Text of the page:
The Chaucer Review: An Indexed Bibliography (Vols. 1-30)Return to the Subject List
Davis, R. Evan. "The Pendant in the Chaucer Portrait. "17 (1982): 193-95.
The pendant Chaucer wears in all of his portraits may be an ampulla filled with the diluted blood of St. Thomas a Becket and a sign of a pilgrimage to his shrine.
Kelly, H. Ansgar. "Sacraments, Sacramentals, and Lay Piety in Chaucer's England." 28 (1993): 5-22.
All members of the laity were required to attend Matins, Lauds, and Mass on Sundays and to abstain from working on such holydays. Women were required to attend additional holydays. Absolon was the holy water clerk for his parish; Jankyn was the parish clerk. Both offices required that the clerk be unmarried or only married once and that the clerk continue to wear his surplice and tonsure. Parish clerks were also responsible for the education of the laity, though most often they educated the boys. Parishioners were required to take Communion once a year, but the devout, like Margery Kempe, might take Communion up to once a week. Holy water was considered only a sacramental, not capable of removing venial sins. Relics were rarely owned by the laity. Most often they were kept in churches so that the laity could venerate them.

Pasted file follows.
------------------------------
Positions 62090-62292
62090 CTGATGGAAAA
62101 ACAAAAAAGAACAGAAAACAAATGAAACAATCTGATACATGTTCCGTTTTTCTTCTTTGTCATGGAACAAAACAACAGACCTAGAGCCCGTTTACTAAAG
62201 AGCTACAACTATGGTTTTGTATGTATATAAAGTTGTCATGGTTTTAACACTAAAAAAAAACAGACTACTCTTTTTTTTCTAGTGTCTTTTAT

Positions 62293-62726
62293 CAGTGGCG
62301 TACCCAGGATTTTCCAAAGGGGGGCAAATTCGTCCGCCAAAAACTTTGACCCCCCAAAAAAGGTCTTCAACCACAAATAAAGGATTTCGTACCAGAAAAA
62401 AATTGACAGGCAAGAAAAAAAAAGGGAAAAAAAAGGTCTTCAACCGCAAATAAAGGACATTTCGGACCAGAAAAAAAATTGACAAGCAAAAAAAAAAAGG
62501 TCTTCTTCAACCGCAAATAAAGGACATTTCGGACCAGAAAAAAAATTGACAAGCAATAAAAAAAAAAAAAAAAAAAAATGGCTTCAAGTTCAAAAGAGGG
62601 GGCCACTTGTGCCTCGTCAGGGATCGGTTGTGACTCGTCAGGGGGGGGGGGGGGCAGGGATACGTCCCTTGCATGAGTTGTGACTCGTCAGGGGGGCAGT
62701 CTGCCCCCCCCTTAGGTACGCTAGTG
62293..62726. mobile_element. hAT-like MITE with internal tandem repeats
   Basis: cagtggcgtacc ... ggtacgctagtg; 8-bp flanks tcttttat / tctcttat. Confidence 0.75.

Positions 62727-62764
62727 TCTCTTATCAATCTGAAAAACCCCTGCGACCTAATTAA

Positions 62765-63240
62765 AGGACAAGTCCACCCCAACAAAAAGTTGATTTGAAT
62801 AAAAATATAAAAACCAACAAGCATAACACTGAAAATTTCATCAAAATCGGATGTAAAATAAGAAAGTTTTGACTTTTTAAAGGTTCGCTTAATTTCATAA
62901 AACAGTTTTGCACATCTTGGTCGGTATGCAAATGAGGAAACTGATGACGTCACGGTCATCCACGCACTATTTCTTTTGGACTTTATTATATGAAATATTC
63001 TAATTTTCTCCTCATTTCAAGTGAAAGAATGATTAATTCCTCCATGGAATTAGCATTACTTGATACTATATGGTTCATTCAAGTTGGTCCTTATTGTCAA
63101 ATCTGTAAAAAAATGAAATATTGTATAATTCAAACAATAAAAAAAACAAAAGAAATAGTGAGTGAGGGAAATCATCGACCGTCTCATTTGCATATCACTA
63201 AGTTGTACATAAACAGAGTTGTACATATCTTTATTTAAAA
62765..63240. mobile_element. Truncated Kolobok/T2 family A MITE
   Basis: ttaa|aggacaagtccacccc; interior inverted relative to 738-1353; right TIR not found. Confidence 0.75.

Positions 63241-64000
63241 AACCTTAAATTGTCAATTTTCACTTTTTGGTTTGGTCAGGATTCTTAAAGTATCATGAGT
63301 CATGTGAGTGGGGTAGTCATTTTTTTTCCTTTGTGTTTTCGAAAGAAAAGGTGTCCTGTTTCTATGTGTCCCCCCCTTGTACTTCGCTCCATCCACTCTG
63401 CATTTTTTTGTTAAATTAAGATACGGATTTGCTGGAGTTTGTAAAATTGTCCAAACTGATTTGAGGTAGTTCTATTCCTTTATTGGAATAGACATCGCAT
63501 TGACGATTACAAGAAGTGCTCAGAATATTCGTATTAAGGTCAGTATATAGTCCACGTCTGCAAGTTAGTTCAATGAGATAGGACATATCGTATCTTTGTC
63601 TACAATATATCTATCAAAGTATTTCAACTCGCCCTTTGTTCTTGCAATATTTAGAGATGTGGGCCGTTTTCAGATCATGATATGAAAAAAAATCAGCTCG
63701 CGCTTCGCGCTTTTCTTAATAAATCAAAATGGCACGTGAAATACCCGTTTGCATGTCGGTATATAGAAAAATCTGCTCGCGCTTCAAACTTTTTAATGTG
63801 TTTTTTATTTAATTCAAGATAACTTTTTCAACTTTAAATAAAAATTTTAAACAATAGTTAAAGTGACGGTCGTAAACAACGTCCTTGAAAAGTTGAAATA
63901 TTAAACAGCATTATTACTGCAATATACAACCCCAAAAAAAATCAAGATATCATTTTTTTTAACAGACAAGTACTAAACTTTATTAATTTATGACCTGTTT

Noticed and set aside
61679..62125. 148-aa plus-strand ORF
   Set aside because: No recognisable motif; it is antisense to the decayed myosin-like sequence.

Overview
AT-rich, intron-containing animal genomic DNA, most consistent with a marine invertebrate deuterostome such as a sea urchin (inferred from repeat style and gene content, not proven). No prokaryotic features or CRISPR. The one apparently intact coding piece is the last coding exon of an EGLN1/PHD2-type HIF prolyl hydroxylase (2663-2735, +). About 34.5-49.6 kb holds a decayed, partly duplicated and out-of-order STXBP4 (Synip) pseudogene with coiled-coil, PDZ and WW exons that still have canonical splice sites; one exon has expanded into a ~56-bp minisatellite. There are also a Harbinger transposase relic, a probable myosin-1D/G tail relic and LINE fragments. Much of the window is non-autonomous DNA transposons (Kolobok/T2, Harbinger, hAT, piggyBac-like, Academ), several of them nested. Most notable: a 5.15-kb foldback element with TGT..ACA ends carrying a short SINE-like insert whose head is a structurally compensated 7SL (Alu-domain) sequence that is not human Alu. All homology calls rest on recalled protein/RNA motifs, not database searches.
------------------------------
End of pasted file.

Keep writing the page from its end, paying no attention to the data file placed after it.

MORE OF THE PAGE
Noll, Dolores L. "The Serpent and the Sting in the Pardoner's Prologue and Tale." 17 (1982): 159-62.
The Pardoner identifies himself with Satan through serpent imagery, and though his own relics cannot cure sheep, the Eucharist, which the Pardoner seems to reject, is the antidote for Death, the ultimate sting of Satan.